Otto V, distantly related to the Bohemian ruling house, moved with his army to Bohemia and encountered intense internal power struggles. Above all, the opponents of the Premyslids, especially the Witigonen , stormed royal cities and estates in South Bohemia. The lords of Lichtenburg (descendants of those von Ronow ) occupied Deutschbrod and bitter fighting raged in other areas as well. Otto tried to take advantage of this situation, but finally had to admit defeat to the overwhelming power of the Habsburgs .

Ottokar's burial crown in Prague Castle

Ottokar II Přemysl's successor as King of Bohemia was his underage son Wenceslaus II (Václav II in Czech), who was not able to actually take power until 1288.


In Austria, Ottokar founded the cities of Marchegg , Leoben and Bruck an der Mur . He had the Romanesque westwork of St. Stephen's Church begun by Duke Friedrich II of Babenberg continue to be built, as did the Hofburg .

In Bohemia , too , he promoted the cities against the nobility. The residential city of Prague in particular benefited from the lively construction activity he initiated. Ottokar revitalized the previously sparsely populated outskirts of Bohemia by inviting farmers and craftsmen "from Swabia" to settle and giving them royal liberties. On the other hand, he demanded the surrender of all illegally acquired goods from the nobility and had new castles razed. The first written rhyming chronicle in the Czech language, which was written during his reign, criticized Ottokar's behavior. Indeed, his rigid policy of confrontation could not stop the general increase in power of the Bohemian nobility in the 13th century.

In the Teutonic Order on the Baltic Sea, where Ottokar II took part in trips to Prussia twice, the Teutonic Order is said to have built a castle called Conigsberg in 1255 at the instigation of the Bohemian king. The surrounding town was granted town charter in 1283; it became famous as Koenigsberg and has been called Kaliningrad since 1946.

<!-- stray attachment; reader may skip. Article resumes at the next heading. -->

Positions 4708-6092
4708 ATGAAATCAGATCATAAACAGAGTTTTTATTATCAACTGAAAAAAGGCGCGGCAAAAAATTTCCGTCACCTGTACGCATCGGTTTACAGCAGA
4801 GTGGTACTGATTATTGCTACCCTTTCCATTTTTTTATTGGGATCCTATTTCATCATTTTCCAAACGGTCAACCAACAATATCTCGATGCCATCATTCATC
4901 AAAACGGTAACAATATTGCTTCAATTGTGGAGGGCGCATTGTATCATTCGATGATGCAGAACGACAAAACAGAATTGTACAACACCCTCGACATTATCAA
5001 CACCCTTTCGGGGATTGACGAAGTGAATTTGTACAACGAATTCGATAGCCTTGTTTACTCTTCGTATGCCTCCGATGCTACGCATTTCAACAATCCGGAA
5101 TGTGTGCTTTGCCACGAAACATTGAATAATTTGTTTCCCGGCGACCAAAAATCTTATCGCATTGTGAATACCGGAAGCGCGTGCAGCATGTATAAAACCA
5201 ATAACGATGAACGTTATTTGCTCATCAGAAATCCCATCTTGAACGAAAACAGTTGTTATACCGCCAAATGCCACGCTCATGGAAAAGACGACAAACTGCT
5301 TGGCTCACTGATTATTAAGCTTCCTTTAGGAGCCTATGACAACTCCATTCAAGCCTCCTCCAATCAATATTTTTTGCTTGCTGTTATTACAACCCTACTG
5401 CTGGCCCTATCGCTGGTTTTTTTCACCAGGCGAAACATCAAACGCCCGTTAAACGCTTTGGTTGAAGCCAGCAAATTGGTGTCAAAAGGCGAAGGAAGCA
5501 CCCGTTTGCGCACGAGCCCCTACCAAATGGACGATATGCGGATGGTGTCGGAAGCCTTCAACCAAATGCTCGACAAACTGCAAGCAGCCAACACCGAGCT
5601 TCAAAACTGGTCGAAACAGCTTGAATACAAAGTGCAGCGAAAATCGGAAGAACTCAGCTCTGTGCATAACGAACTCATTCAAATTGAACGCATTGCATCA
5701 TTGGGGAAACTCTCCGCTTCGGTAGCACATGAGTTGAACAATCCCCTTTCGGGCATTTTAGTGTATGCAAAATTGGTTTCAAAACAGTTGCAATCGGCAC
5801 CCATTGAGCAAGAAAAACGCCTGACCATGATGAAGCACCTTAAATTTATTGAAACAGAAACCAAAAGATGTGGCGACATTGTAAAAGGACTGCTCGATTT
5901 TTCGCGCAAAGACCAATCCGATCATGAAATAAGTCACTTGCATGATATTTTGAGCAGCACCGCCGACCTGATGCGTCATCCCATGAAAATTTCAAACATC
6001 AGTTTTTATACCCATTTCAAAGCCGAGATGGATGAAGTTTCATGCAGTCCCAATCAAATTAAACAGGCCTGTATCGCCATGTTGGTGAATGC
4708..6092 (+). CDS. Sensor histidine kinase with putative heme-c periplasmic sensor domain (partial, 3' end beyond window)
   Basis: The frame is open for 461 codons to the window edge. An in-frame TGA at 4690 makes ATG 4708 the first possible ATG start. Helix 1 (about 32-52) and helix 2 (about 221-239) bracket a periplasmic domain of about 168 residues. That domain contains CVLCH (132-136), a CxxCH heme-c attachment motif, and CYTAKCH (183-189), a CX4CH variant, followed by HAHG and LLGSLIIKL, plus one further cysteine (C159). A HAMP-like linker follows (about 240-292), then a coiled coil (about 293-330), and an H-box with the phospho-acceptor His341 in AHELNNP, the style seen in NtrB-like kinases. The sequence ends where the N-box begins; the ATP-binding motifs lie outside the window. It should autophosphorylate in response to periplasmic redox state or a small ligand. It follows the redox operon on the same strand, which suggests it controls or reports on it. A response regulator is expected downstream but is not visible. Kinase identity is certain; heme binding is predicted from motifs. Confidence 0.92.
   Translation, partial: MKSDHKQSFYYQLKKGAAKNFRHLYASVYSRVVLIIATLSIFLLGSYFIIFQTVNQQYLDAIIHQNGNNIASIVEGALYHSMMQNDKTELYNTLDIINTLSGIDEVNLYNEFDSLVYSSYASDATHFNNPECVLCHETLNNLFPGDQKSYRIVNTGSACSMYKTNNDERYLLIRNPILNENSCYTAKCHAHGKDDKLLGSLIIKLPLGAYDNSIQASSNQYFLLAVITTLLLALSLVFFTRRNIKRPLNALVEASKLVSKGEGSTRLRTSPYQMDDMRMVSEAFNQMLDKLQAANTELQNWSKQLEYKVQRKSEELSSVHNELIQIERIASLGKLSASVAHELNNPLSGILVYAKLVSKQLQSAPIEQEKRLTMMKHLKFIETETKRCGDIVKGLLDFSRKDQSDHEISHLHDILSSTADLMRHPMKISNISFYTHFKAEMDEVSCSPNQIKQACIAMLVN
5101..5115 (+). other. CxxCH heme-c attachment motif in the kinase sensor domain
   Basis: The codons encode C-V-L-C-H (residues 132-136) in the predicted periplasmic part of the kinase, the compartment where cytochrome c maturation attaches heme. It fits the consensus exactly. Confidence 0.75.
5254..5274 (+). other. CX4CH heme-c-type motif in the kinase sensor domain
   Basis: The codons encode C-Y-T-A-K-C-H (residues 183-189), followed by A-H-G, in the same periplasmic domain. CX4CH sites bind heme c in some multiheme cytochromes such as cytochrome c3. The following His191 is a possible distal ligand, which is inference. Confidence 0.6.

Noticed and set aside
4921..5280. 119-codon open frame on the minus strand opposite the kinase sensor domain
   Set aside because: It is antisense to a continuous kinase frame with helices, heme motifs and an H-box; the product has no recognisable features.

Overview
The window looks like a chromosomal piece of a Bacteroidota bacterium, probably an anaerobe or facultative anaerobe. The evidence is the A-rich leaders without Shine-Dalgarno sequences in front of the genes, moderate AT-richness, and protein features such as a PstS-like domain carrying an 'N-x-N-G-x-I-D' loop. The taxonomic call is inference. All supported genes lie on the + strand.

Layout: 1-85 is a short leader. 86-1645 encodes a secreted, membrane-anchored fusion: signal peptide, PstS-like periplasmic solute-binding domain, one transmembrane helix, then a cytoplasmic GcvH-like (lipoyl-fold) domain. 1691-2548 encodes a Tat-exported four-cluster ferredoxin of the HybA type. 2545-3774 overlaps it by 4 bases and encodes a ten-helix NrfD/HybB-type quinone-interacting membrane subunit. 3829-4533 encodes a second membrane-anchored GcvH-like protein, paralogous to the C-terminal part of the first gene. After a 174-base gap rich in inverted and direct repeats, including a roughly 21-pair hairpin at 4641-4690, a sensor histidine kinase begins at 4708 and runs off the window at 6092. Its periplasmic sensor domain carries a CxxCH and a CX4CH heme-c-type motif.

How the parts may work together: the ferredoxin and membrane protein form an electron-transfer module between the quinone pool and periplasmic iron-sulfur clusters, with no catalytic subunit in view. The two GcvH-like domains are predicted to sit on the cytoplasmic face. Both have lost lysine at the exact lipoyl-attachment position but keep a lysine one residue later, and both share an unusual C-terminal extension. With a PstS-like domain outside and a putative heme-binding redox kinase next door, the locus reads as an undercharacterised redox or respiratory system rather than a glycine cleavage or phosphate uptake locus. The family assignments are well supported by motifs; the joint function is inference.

Ottokar was also responsible for drawing new boundaries within the Austrian states; the beginnings of the province of Upper Austria go back to him.

After Ottokar's death, Austria fell to the Habsburgs, who would rule it until the end of the monarchy in 1918.


First marriage: February 11, 1252 Margarete von Babenberg (1205–1267), childless, divorce in 1261

Second marriage: Kunigunde von Halitsch (1246–1285)

Illegitimate children with lady-in-waiting Anna (? Margarete,? Agnes) von Chuenring (all?)

Royal cities founded by Ottokar II Přemysl




Lower Austria

Template for the drama

Franz Grillparzer took his tragic story as a template for the drama King Ottokar's Glück und Ende in 1825 .


Web links

Commons : Ottokar II. Přemysl  - collection of pictures

Individual evidence

  1. he used both versions himself; Czech name form is Otakar , also Ottokar II of Bohemia .
  2. Jörg K. Hoensch: Přemysl Otakar II of Bohemia. Graz u. a. 1989, p. 14; The fact that Wenzel I was staying in the Cistercian monastery of Sedletz together with Albrecht I of Saxony-Wittenberg at that time speaks for the dating to the year 1233 . There Albrecht could have become the godfather of the newborn.
  3. ^ Oswald Redlich: Rudolf von Habsburg . Verlag der Wagner'schen Universitäts-Buchhandlung, 1903, p. 240/41 ( ).
  4. Jörg K. Hoensch: Přemysl Otakar II of Bohemia. Graz u. a. 1989, p. 248.
predecessor Office successor
Ulrich III. Duke of Carinthia and Carniola
Rudolf I.
Friedrich I. Duke of Styria
Rudolf I.
Wenceslaus I. King of Bohemia
Wenceslas II
Friedrich I. Duke of Austria
Rudolf I.
( Wenceslaus I. ) Co-regent in the Kingdom of Bohemia
( Wenceslaus I. )
Vladislav V. Margrave of Moravia
Rudolf I.